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Number of Americans on Disability jumps 975 daily under Obama

By Catholic Online (NEWS CONSORTIUM)
October 26th, 2012
Catholic Online (www.catholic.org)

According to the Social Security Administration, the number of American workers collecting federal disability insurance benefits reached another record high in October. For the month of October, 8,803,335 disabled workers are collecting benefits, up from the previous record of 8,786,049 set last month.

LOS ANGELES, CA (Catholic Online) - The first full month after President Barack Obama took office, in February of 2009 there were 7,469,240 workers collecting federal disability insurance. Therefore, under the Obama White House, the number of workers collecting disability has increased by 1,334,095. This figure works out to a net increase of about 29,646 per month, or 1,334,095 divided by 45 months, or an average increase of about 975 per day, or 1,334,095 divided by 1,369 days.

In contrast, during George W. Bush's eight years as president, the number of workers collecting federal disability insurance increased by 2,375,258, rising from 5,067,119 in February 2001 to 7,442,377 in January 2009. Under the Bush administration, that equaled a net increase of about 24,742 per month and 813 per day. The number of workers on disability increased by 1,198,575, in Bush's second term alone, equaling an average monthly increase of about 24,970 and an average daily increase of about 820.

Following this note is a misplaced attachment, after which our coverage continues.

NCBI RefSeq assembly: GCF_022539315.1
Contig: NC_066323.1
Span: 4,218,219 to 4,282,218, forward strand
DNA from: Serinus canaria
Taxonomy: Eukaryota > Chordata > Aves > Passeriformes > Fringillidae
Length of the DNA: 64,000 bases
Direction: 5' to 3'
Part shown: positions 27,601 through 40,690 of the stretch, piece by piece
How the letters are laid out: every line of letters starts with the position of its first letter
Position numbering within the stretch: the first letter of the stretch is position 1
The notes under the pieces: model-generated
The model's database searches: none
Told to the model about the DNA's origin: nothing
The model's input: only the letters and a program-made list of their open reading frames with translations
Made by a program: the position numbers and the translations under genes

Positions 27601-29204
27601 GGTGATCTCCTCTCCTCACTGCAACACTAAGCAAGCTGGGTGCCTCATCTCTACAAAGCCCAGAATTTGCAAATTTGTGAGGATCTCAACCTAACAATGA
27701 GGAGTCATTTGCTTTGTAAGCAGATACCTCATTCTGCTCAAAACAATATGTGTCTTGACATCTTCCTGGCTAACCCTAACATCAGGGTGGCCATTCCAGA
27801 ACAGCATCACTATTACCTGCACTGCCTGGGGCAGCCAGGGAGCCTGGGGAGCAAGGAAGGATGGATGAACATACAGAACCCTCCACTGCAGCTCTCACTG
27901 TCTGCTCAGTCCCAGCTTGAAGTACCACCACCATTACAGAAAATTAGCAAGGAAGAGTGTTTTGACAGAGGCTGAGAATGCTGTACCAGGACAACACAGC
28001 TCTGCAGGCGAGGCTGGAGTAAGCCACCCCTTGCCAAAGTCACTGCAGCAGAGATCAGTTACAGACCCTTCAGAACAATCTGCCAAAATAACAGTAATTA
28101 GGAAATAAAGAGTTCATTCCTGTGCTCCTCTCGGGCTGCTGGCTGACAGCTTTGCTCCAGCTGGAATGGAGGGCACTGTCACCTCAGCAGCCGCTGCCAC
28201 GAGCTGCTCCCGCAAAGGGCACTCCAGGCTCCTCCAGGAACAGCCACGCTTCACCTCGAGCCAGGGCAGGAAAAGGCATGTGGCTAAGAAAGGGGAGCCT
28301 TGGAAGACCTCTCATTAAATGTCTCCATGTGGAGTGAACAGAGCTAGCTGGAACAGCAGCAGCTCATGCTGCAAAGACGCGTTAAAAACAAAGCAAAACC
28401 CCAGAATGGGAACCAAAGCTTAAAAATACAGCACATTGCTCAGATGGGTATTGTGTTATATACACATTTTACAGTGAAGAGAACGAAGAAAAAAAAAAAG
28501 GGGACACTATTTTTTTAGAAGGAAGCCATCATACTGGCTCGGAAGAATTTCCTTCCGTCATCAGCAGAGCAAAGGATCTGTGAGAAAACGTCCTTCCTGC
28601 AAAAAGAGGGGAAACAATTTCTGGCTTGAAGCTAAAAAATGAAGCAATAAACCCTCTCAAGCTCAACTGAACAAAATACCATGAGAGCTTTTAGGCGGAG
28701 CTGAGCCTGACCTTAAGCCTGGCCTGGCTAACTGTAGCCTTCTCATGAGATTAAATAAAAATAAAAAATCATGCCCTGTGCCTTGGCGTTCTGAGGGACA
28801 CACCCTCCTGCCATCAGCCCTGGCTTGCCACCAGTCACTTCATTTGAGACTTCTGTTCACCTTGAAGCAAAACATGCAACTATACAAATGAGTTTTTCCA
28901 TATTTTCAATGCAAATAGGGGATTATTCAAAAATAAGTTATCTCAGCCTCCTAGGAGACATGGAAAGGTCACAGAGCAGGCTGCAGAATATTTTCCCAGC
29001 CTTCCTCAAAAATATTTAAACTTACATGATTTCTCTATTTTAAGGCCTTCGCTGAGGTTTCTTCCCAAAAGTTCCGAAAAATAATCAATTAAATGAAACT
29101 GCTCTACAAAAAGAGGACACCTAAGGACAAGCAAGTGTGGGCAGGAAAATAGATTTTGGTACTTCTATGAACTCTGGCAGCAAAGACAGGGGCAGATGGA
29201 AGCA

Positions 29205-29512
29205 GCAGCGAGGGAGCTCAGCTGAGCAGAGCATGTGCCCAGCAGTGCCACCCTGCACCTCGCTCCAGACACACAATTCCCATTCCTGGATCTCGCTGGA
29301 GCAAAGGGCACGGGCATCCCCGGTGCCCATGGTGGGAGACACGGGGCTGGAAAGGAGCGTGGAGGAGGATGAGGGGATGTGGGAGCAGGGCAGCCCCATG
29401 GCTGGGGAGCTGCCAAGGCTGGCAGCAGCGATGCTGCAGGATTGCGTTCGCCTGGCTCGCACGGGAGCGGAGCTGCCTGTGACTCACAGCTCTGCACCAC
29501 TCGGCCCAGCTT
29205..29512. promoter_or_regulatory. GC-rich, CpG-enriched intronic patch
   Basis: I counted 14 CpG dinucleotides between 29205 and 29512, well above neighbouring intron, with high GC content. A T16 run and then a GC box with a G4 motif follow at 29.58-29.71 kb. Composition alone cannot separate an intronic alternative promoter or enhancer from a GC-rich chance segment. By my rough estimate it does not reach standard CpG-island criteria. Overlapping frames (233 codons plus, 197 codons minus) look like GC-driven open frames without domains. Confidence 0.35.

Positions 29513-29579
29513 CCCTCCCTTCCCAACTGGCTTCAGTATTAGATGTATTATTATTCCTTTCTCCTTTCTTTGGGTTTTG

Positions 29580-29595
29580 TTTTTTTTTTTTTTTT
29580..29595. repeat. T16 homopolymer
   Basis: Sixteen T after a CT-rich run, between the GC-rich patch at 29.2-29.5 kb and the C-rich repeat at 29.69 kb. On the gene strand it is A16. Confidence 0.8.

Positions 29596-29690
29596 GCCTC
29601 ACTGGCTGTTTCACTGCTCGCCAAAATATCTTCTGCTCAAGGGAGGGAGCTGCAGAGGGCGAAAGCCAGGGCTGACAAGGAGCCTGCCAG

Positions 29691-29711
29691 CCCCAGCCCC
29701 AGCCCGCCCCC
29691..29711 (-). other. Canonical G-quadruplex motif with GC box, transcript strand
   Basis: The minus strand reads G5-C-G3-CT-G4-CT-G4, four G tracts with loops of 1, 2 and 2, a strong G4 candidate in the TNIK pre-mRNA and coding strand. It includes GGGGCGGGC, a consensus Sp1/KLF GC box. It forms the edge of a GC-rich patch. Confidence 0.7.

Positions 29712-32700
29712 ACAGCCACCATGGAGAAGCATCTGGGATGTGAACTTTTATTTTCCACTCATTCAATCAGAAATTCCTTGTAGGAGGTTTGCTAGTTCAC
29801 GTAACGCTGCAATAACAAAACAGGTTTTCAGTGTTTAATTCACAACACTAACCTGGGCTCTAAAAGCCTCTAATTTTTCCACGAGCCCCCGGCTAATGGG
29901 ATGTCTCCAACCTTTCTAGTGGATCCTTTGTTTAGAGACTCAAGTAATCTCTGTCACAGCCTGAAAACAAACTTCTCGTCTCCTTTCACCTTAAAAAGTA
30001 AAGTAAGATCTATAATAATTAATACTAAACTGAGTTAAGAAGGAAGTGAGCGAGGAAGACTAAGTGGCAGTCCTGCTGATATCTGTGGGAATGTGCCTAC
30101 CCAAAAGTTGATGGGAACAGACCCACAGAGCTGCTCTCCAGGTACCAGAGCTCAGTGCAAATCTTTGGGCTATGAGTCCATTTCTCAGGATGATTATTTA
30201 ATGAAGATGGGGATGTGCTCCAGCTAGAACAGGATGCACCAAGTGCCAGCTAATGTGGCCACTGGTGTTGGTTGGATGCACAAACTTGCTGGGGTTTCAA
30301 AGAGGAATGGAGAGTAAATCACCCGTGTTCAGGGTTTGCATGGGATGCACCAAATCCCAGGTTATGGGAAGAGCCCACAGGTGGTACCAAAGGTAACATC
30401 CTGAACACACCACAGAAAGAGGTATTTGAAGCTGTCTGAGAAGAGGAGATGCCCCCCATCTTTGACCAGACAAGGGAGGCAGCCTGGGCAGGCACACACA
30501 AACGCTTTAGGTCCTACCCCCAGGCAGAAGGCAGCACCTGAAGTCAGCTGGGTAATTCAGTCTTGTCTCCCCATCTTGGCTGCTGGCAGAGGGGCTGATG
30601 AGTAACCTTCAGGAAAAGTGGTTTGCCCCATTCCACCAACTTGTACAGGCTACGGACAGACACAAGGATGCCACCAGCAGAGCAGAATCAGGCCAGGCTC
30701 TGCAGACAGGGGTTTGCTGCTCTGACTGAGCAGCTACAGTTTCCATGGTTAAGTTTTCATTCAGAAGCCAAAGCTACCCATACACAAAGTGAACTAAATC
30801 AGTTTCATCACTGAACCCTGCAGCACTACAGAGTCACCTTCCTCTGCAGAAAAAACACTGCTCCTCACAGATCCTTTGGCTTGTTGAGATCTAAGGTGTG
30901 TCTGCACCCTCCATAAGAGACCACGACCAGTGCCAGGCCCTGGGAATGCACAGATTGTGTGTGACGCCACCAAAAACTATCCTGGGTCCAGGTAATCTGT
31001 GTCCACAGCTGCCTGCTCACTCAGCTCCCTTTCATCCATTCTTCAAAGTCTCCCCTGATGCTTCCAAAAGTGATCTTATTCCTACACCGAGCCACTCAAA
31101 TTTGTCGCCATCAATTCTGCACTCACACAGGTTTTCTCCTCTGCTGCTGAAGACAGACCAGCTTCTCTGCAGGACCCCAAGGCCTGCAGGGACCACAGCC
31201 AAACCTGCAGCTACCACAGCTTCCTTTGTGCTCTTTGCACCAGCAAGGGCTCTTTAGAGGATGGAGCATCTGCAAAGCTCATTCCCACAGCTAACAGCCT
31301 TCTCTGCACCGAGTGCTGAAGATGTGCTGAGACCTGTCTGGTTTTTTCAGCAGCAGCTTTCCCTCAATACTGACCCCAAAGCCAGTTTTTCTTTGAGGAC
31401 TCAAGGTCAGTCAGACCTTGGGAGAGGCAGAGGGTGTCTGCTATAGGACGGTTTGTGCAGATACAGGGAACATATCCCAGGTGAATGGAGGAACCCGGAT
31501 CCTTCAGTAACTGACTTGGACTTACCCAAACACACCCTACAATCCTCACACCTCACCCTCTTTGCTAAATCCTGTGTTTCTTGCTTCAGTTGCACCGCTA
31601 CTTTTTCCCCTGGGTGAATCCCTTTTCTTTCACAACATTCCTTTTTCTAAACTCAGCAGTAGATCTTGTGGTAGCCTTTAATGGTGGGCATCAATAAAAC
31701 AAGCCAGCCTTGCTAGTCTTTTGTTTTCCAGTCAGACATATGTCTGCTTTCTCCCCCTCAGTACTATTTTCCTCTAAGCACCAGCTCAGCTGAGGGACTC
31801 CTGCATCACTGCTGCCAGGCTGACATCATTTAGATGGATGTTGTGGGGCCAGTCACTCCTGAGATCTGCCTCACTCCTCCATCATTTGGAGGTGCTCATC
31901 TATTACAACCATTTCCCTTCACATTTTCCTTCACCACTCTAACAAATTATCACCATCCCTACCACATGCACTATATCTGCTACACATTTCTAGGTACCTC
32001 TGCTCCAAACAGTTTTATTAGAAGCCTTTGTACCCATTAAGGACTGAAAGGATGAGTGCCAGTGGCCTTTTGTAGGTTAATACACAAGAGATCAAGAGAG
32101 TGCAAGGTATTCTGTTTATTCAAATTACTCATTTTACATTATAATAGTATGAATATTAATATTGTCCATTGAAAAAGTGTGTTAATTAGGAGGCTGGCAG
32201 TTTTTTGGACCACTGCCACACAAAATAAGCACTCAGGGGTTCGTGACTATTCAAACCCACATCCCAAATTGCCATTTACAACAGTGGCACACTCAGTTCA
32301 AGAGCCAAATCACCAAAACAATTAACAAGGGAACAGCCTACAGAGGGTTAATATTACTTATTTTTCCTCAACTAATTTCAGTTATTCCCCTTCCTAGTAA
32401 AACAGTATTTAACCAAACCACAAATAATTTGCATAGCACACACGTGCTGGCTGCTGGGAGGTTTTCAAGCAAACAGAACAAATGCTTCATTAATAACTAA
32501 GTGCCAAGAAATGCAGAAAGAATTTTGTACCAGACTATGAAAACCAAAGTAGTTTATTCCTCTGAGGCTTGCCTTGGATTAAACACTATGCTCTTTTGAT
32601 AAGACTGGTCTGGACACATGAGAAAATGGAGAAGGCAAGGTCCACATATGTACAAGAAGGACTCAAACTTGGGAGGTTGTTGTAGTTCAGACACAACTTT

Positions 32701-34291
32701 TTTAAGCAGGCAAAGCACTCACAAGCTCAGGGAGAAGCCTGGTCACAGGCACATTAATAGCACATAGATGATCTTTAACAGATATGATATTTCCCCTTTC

According to official U.S. sources, there is no single, universally accepted definition of disability. There are over 20 definitions of disability used for purposes of entitlement to public or private income support programs, government services, or statistical analysis.
 
An explicit goal of the Center for Disease Control and Prevention's Healthy People 2010 program is to include a standardized set of questions that identify people with disabilities in HP2010 surveillance instruments.

The most frequently applied framework of disability was set in 1969. This conceptualization views disability as difficulty performing socially expected activities such as work for pay, and explicitly recognizes the interaction of the environment and pathologies/impairments to cause disabilities.
 
The Americans with Disabilities Act rests upon this framework and recognizes that improvements in the environment can reduce disability and thus improve the inclusion of all people.
 
Under the 1969 framework, the dynamic nature of the disability process is represented by the movement through four stages: pathology, impairment, functional limitation, and disability.
 
The first stage, pathology, is the presence of a physical or mental condition, such as tinnitus, that interrupts the physical or mental process of the human body.

Pathology may lead to the second stage, impairment, which Nagi defined as a physiological, anatomical, or mental loss that limits a person's capacity to function.

Impairment may lead to the third stage, functional limitation, which is defined as a limitation in the performance or completion of a fundamental activity.

In the final stage, a functional limitation may lead to a disability, which is a limitation in performing roles and tasks that are socially expected. For example, a person limited in holding a telephone conversation may be limited in being employed, a work disability or work limitation.

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